LUSAKA, Zambia — Just over a year ago, Zambia had defaulted on its debts. Inflation was skyrocketing. The currency was spiraling. And ahead of the 2021 election, roaming groups from the governing party took to the streets, beating up people who had made the mistake of wearing red — the color of the opposition.
Then came Hakainde Hichilema. The millionaire cattle rancher with a deep voice and a fatherly manner won the presidential election in a landslide in August last year, after five attempts during 15 years in the opposition. His rival, President Edgar Lungu, conceded, and Zambians breathed a collective sigh of relief. They believed they had been rescued.
A year later, H.H., as the new president is known in the southern African nation, is still in the honeymoon phase with his enchanted population. He is seen as a miracle worker, even though some are uneasy about a number of arrests and the government’s economic policies. His fans are not confined to Zambia. Many in other African nations, particularly ones with looming elections, like Nigeria, see in H.H. the hope that they, too, can elect such a leader.
“We’ve got the hopes of a continent on our shoulders, and we just need to live up to the promise of what we can be,” said Linda Kasonde, a Zambian lawyer and civil rights activist.
If this government did everything it could to enhance democracy and the rule of law, she said, “it might become infectious.”
Supporters of Mr. Hichilema demanding the release of the full set of electoral results in Lusaka in August 2021.Credit…Patrick Meinhardt/Agence France-Presse — Getty Images
Mr. Hichilema’s approach seems to be yielding results. Inflation in Zambia has dropped to single digits from 24.6 percent just before the election. The currency, the kwacha, went from one of the world’s worst-performing to the best. Over 40,000 teachers and health workers have been hired. There has been a strong push toward decentralization, with the country’s 156 constituencies deciding how to invest far more of the country’s revenues.
Even a recent number of arrests and imprisonments for defaming the president do not appear to have dented Mr. Hichilema’s popularity. Among those arrested was a driver who was jailed for a year for calling him the Antichrist and two TikTok users who received two years with hard labor for insulting the president.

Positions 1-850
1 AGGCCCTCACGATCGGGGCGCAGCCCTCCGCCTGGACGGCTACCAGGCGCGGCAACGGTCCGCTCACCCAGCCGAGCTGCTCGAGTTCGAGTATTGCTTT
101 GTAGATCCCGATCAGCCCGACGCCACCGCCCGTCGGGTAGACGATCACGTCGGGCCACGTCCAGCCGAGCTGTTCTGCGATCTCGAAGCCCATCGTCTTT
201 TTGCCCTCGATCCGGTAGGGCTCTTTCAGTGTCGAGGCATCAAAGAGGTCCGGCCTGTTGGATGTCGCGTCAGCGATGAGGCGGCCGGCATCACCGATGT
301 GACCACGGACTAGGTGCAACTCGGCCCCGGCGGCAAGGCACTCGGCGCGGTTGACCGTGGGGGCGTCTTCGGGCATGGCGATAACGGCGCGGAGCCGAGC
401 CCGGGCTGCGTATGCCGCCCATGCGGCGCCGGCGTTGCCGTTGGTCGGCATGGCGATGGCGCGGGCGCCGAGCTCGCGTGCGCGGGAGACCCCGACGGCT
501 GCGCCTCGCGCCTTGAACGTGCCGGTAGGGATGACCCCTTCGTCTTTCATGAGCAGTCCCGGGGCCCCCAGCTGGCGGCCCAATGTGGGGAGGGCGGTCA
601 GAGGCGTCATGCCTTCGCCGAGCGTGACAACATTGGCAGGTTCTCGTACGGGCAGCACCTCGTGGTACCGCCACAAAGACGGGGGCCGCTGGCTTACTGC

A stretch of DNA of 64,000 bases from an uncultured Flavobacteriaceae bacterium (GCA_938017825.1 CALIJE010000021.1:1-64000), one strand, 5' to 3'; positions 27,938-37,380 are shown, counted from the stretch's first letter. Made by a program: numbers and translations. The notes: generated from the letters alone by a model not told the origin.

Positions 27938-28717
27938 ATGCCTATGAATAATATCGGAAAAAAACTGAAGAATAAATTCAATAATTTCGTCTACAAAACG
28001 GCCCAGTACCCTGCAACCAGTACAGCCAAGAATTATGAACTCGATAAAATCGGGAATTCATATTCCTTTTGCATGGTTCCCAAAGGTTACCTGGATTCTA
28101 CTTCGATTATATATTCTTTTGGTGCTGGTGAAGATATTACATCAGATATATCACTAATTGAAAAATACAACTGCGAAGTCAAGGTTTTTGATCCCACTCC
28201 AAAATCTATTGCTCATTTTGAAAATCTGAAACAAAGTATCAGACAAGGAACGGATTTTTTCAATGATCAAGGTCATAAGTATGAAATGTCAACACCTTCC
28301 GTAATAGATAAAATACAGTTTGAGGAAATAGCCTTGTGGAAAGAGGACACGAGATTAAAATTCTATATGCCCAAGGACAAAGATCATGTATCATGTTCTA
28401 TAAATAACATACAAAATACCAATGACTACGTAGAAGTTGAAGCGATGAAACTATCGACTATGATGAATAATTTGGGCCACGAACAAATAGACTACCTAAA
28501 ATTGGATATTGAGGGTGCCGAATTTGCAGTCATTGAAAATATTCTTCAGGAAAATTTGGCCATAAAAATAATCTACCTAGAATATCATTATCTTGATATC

A recent deal he made with the International Monetary Fund — frequently reviled on the African continent for the punishing conditions often attached to its loans — also did not much affect Zambians’ confidence that H.H. can solve all the country’s problems.
“People have messianic expectations,” said Grieve Chelwa, a Zambian economist who received hate mail after he was critical of the I.M.F. deal.
The man hailed as Zambia’s messiah has declined to move into the presidential palace in Lusaka, the capital, so he sat for a recent interview at his mansion in New Kasama, an upmarket neighborhood in the same city.
Turning off the tarmac, visitors crunch down a gravel track to his front gate. The president is Zambia’s second-biggest cattle rancher, with substantial investments in tourism, but his home sits on an unpaved loop of road.
That’s perfectly normal, he said, chuckling while sitting at a long table on his veranda as the birds sang and the sprinklers whirled on luxuriant lawns.
“Why would they put a road where the opposition leader lives?” he asked, alluding to the fact that he had been a thorn in the side of Zambian governments for 15 years.
When he assumed office, he said, his neighbors rejoiced, thinking that now that they had a president on their street, they would get their long-awaited smooth road within a month.
No such luck. Their new president won’t jump the line. So they have to wait until the infrastructure ministry gets around to them.
“My neighbors are furious,” he said.
If that were true, Mr. Hichilema’s neighbors would be the exception. For many Zambians, their leader can do no wrong, though the copper-producing nation is far from out of the economic woods and not everyone agrees with the president’s economic program.
Mr. Hichilema is a rare example of someone in the country who was born poor but became very rich. He said he was delivered in a grass-thatched hut by his grandmother and went to school for the first three years “without shoes.”